Add Lakewood's Zomer Pils To Your Backyard Barbecue Shopping List.
Welcome to On Tap! Each week in this recurring feature, we'll take an in-depth look at one of the many beers now available in the suddenly crowded North Texas brew scene. The goal here is to look at these area beers without our local goggles on, and to wonder aloud, “Is this beer good or do I just like it because it's local?” Should be a fun experiment, no? Cheers to that!
This week, we sipped on Lakewood Brewing Company's Zomer Pils.
Fast Facts on Lakewood's Zomer Pils.
â€¢ Style: Czech Pilsner.
â€¢ ABV: 4.8 percent.
â€¢ IBUs: 34 International Bittering Units.
â€¢ Color: Pale Straw.
â€¢ Malts: Belgian Pilsner.
â€¢ Hops: Noble hops.
â€¢ Availability: Summer seasonal.
Beer is a beverage that elicits many emotional responses from its drinkers. Passion. Enthusiasm. Enjoyment. Disgust.
But love? Love is generally a touch too strong for those who partake in the swilling of malted beverages. But love is exactly the emotion I found myself experiencing for Czech Pilsners after drinking my way through Prague in the Czech Republic last year. The Pilsners of Prague were unlike any I had ever experienced stateside. There were flavors! There was depth! There were multiple varieties! I was falling for Bohemian suds and knew I would never be the same.
Since that time, I've been on what seems like a never-ending quest to find a brew that could stand in for my Czech loves. Alas, I've had no luck. Enter Lakewood Brewing Company's Zomer Pils. Considering that it's billed as a Czech Pilsner, I hoped that this new beer would be the fill-in I have been seeking.
A Primer on Bohemian Pilsners.
Technically, when someone talks about Czech Pilsners, they're really talking Bohemian Pilsners. Bohemia is a region in the Czech Republic where the modern Pilsner beer was first brewed — in about 1842 in the city of Plzen. Last week, I reviewed Community's Texas Pils, a German Pilsner. German Pilsners actually owe their history to Bohemian Pilsners, turns out. That entire German beer style got it start when Germans originally attempted to brew their own version of the Bohemian Pilsner, which was revered for its clarity and pale color. But the Germans were unable to replicate that method at the time.
A Bohemian Pilsner will feature a rich and pleasant maltiness while showcasing the spicy, floral aroma and earthy flavors of its noble hops (frequently of the Saaz variety). Bohemian Pilsners are crisp and clear with a medium mouthfeel and medium carbonation. Expect a beer that pours pale straw or gold, with a dense and long lasting head.
For a commercial comparison, think Pilsner Urquell.
Zomer Pils mostly looks the part of a classic Czech-style Pilsner. It pours pale straw with an initial thick white head, which dissipates to a thin covering layer after a few minutes. I was disappointed when I noticed the slight chill haze present in the beer, but that faded once the beer warmed a bit. Still, though that haze doesn't affect the flavor, it's not an element that should be present in the classic representation of this style.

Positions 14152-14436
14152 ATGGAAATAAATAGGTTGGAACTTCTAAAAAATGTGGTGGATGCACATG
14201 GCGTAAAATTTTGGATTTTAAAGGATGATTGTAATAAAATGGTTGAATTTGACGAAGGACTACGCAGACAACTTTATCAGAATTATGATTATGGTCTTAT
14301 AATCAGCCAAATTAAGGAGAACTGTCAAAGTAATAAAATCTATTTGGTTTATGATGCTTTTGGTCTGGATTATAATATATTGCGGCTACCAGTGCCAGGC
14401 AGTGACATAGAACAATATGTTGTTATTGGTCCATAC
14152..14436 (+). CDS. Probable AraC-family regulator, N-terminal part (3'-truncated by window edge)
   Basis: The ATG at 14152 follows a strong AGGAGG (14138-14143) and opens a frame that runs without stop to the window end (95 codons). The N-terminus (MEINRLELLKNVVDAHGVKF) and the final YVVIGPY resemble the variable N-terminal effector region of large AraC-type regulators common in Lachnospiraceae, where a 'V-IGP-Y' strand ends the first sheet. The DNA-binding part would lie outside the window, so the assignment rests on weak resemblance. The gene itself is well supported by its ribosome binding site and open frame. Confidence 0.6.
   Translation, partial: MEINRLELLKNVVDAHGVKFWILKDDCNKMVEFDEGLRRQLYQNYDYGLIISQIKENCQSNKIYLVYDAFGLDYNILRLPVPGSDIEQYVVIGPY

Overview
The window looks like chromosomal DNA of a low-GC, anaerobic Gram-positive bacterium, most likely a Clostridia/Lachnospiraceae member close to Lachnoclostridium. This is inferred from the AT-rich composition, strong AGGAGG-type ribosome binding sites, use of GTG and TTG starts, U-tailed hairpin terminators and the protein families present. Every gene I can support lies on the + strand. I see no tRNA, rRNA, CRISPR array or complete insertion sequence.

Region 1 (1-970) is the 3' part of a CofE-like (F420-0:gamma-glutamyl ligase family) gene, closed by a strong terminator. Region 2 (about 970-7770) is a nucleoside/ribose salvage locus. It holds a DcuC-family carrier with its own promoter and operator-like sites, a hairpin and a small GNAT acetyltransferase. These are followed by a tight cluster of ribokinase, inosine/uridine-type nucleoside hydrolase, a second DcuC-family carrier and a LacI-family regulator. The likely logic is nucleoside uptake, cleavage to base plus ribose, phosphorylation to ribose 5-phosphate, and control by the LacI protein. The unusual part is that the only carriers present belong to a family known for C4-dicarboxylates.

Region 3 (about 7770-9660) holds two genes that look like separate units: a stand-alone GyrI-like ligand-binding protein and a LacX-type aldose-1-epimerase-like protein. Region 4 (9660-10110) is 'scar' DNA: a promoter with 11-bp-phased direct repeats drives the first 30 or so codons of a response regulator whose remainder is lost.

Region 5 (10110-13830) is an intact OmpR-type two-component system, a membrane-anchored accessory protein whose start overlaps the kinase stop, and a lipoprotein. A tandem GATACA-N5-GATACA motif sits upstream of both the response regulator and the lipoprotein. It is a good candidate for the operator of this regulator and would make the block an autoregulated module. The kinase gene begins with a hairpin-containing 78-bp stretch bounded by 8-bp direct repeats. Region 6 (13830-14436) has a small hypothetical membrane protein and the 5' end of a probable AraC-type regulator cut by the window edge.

With Zomer Pils, an earthy, slightly spicy aroma dominates — clear noble hop attributes. This is backed by faint notes of cereal and grain. Dig a little deeper, and you may be able to pull out a faint sweetness.
It's crisp and clean, as you might expect. Unlike the sweetness experienced with Community's Texas Pils, there's almost none present here. The beer finishes strongly bitter, but not before you notice some floral and citrus notes. While the bitterness helps make the beer more refreshing, it feels a bit heavy-handed for the style. And it tastes almost as if too much attention was placed on the bittering hop addition and not enough on the flavor or aroma additions. To fall a bit more in line with the style guidelines, I wonder if the brewer could have tweaked the recipe to bring out more of a malt backbone, which would better balance the use of bittering hops.
Zomer Pils had a medium mouthfeel with a refreshing level of carbonation.
Reading this review, you'd probably get the impression that I didn't like Zomer Pils. The opposite is true, actually. I quite enjoyed it. This beer is crisp and clean, and it boasts a hop bitterness that I frequently look for in my beer. But it doesn't come close to what I remember experiencing with the Pilsners I sampled in Prague, and when compared to the style guidelines, it has a few flaws. Because of this, I'm taking off a few points. But don't let that discourage you from sampling a Zomer Pils. Seek it out and sample it for yourself. You won;t regret it. This beer makes for a fine accompaniment to your final summer cookouts and pool outings. At the end of the day, a good Pilsner is difficult to pull off. But Lakewood has done an admirable job here.
On a scale of 1 to 10, I'd give Zomer Pils a 7.5.
What's happening in the area beer scene this week? (Powered by Dallas Brew Scene.)
â€¢ Friday, August 16. Community Beer Company tap room hours. Starts at 5 p.m.
â€¢ Friday, August 16. Cedar Creek Brewery tap room hours Starts at 4 p.m.
â€¢ Saturday, August 17. Franconia Brewing's Five-Year Anniversary bash at Kelly's at the Village. Starts at 2 p.m.
â€¢ Saturday, August 17. Four Corners Brewing Co.'s Local Flavor Showcase. Starts at 6 p.m.
â€¢ Monday, August 19, through Friday, August 23. Holy Grail Pub Anniversary Week.